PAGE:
Motion is, simply put, moving more than necessary when doing work. It can be large motions, such as walking between work areas, or small motions, such as flipping a screwdriver over after pulling it from a shadow board.
Motion waste also occurs in office environments. Walking to printers and fax machines, excessive clicking, or searching for supplies in a messy cabinet are all examples of wasted motion.
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Big wastes of motion are easily recognizable, and are often eliminated through common sense. But there is a limit to an individual’s ability to remove this waste on his or her own. When the layout of a work area is excessively large, often as a byproduct of overproduction, distances increase, leading to more wasted motion.
Small motion waste, though, is far more within the control of a person. It is also generally harder to recognize as waste, as there is an assumption that motion is just part of the job.
How many of these motions do you recognize from your workspace?
Each of these wastes are common in workplaces, but also have a tendency to be overlooked as a problem.
Small motion waste, though, adds up. And it increases in impact in high volume work areas. But even in areas with longer cycle times, small motion waste has an impact. The impact, though, is often in the form of future improvements. When a person reduces a reach or a tool twist that they do only a few times a day, the annual savings might just be a handful of minutes. The time invested in making small gains is often bigger than the savings over the next year or two. But focusing on these small motions raises awareness of the waste. And as new processes are developed, they are put in place with more of a focus on keeping waste out. That is where the substantial gains often come from.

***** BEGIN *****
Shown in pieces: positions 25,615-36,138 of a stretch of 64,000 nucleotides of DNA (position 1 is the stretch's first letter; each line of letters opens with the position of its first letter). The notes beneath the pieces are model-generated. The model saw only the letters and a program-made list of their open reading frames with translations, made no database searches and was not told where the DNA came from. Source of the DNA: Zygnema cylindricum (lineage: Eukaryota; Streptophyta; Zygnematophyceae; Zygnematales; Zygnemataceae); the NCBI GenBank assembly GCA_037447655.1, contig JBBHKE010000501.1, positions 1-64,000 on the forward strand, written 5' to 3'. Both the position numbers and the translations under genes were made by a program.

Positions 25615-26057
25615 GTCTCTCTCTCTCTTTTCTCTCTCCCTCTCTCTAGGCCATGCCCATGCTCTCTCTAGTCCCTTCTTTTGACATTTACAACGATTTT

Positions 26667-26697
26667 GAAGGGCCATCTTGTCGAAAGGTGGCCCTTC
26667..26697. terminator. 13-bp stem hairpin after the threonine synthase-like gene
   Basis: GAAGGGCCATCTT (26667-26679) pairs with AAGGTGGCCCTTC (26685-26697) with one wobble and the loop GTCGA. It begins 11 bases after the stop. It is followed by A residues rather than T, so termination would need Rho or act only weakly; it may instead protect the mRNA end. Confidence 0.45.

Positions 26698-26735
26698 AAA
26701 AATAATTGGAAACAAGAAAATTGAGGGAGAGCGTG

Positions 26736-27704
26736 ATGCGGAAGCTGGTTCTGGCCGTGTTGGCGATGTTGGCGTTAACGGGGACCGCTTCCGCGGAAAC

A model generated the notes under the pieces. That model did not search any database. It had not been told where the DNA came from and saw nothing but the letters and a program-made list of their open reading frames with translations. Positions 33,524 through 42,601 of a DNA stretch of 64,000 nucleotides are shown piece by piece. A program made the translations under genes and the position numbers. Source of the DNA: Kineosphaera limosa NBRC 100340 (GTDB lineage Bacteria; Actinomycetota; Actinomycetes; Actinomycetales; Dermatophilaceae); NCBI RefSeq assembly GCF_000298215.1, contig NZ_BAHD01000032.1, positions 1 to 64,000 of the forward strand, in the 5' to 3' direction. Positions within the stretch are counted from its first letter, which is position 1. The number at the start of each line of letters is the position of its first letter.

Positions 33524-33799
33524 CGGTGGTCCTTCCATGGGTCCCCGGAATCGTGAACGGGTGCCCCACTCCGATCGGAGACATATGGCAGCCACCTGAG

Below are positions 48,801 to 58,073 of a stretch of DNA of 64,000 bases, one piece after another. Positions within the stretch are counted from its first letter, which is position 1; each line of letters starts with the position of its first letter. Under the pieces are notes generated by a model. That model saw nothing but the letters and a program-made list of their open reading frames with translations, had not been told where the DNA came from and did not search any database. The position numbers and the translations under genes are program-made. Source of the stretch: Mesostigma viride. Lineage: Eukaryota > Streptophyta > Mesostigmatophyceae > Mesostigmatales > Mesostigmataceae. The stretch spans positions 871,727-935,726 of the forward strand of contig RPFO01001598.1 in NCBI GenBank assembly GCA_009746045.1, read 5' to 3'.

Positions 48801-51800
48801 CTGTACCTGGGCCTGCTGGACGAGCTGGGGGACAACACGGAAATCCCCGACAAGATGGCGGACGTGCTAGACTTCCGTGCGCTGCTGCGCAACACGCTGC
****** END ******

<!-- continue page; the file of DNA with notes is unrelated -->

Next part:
Large motion waste—typically walking in large work areas, is often removed by limiting overproduction, which reduces the number of parts to walk past, and by creating product oriented work area, which reduces walking between stations.
Small motion waste is generally removed by implementing good 5S practices. Searching, reaching, and reorienting are all diminished when a work area is organized for effective production.
Some strategies to remove motion waste include:
Motion waste can seem very necessary. As a result, it is easy to be accepting of it. Try not to become complacent. When you get a bit of downtime due to line stops or parts shortages, try to go after the little wastes that bug you.
Motion waste is not as big of a frustration as defect waste, but it has a cumulative effect on your job satisfaction. It is often fatiguing, and makes your job take more out of you than it should. In most Lean jobs, you will be consistently all day, but motion waste, because it is unnatural, can take more energy out of you than a well-designed productive activity.
Provide your team with the tools to remove the small motion wastes from their job. This sort of improvement provides you with a great way to build a continuous improvement culture. People can rearrange tools on their own, or do simple 5S tasks. Stressing these sorts of improvement efforts does two main things.
Keep in mind, though, that if you set the expectation that people have to take on motion waste reduction on their own, you will have to provide tools and supplies to make the improvements. Your team will have limited time. Don’t make them spend it searching for tools.
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